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Join the Walk for Mental Health Awareness Houston.
By Marene Gustin
Need treatment for mental illness? Go to jail. According to a Texas Observer article published last year, the Harris County Jail handles an average of 9,000 inmates, a quarter of whom are on medications for mental illness. That means our local jail treats more psychiatric patients than all of the state’s mental hospitals combined.
Mental illness is a very real problem in the Houston area—not just for inmates, but also for veterans, the elderly, and pretty much every other demographic. But the Walk for Mental Health Awareness Houston is trying to change that through education, awareness, and funding for Harris County nonprofit agencies and programs that provide mental-health services. The fifth annual 5K walk and expo will be held this October 10.
Last year the event raised $16,848 for area agencies. This year, founder Patrick McIlvain hopes the 500 expected participants can raise $25,000 for the cause. “We call it a walk with a purpose,” McIlvain says. “It’s a three-day event. We’ll have a little outdoor reception Thursday at sunset at the City Hall reflecting pool, when the building will be lit in lime-green lights—lime being the color of the mental-health awareness ribbon.”
On Friday, October 9, the organization hosts a luncheon at Ripley House. Passing Forward is a public dialogue on mental health issues, and this year’s guest speaker is Elizabeth McIngvale, daughter of Jim “Mattress Mac” McIngvale, who will share her story of living with obsessive-compulsive disorder (OCD). Diagnosed as a young girl, McIngvale would wash her hands up to 100 times a day, and things only got worse from there. Although her parents were told her condition was untreatable at one point, she was eventually able to manage her disease through cognitive behavioral therapy. Today she has a doctorate in social work and is the founder of Peace of Mind Foundation (peaceofmind.com), which helps improve the quality of life of OCD sufferers and caregivers through education, research, support, and advocacy. The foundation created and fully subsidizes the OCD Challenge, an online self-help website for individuals suffering from OCD.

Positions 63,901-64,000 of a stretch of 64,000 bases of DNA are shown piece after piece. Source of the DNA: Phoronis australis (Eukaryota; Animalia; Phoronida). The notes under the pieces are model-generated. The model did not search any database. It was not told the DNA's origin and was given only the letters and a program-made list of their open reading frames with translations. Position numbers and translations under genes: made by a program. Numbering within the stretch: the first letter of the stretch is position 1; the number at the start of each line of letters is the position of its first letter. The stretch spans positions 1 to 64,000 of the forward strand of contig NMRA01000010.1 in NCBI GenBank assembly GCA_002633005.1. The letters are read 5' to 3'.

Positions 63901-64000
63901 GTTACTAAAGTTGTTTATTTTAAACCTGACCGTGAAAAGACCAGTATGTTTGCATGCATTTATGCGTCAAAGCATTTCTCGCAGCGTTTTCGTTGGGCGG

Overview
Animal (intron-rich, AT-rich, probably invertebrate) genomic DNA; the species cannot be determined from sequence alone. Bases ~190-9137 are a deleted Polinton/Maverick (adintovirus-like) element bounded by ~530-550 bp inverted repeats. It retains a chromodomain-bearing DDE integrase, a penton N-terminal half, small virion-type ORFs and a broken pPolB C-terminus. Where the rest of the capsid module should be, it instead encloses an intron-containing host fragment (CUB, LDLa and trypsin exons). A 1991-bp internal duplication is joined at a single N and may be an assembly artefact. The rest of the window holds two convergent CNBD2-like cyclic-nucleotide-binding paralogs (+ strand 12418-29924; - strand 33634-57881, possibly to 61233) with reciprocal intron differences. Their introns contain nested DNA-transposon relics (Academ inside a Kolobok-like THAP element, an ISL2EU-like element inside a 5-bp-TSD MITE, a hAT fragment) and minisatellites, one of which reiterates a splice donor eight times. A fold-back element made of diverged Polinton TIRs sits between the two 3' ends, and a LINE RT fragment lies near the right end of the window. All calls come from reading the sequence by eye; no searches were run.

The Saturday fundraising walk starts at Stude Park at 8 a.m. The entry fee is $25 if you register online before the walk, or $30 if you register at the park on the morning of the event. “It’s a very family-friendly event,” says McIlvain. “We encourage families to bring the children—strollers are allowed, as are dogs. We’ll even have a ‘pup tent’ set up for the dogs.”
The walk even offers nutritional snacks instead of junk food, since good nutrition is an important component in managing mental illness. And instead of a starter pistol, a gong will announce the beginning of the walk. “It’s a soothing sound,” says McIlvain, who himself suffers from post-traumatic stress disorder.
“Mayor Annise Parker will also be with us for the start,” he says. “We’ve been very lucky to have the support of her administration for all five years.”
After the walk, there will be an expo with various nonprofits and vendors displaying information. If you or a loved one suffers with mental-health issues, this is a healthy, informative event you won’t want to miss. So lace up those walking shoes and head over to Stude Park—it’s a walk for a worthy cause.
What: Walk for Mental Health Awareness Houston
When: Saturday, October 10
Where: On-site registration and packet pickup opens at 7 a.m. at Stude Park (Studewood St. just north of I-10). Walk starts at 8 a.m., Mental Health Expo at 9:30 a.m.
Marene Gustin is a regular contributor to OutSmart magazine.